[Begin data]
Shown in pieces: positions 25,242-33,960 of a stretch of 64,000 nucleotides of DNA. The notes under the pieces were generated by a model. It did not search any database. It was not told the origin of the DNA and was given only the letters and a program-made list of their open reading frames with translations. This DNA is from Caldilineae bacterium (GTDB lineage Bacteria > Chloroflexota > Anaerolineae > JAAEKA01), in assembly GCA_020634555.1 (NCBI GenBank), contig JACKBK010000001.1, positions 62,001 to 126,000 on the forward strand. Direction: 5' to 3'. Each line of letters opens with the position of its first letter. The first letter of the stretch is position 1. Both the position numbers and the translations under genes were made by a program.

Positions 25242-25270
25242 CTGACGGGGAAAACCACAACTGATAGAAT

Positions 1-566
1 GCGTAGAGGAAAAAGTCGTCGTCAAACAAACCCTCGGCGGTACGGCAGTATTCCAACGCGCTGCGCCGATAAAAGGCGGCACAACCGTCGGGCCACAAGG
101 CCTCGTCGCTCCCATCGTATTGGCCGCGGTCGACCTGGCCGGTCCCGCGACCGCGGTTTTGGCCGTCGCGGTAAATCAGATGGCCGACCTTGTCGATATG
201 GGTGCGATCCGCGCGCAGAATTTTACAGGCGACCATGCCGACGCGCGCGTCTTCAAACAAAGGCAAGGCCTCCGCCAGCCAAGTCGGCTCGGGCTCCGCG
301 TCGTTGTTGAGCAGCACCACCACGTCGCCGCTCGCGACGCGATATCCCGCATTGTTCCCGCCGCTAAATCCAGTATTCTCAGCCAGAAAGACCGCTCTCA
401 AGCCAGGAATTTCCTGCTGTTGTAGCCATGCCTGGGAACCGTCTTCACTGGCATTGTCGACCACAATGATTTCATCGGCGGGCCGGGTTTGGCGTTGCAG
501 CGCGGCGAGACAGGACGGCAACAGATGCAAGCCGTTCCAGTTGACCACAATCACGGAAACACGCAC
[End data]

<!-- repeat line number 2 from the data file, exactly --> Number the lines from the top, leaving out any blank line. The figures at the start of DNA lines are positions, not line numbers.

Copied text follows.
Positions 25242-25270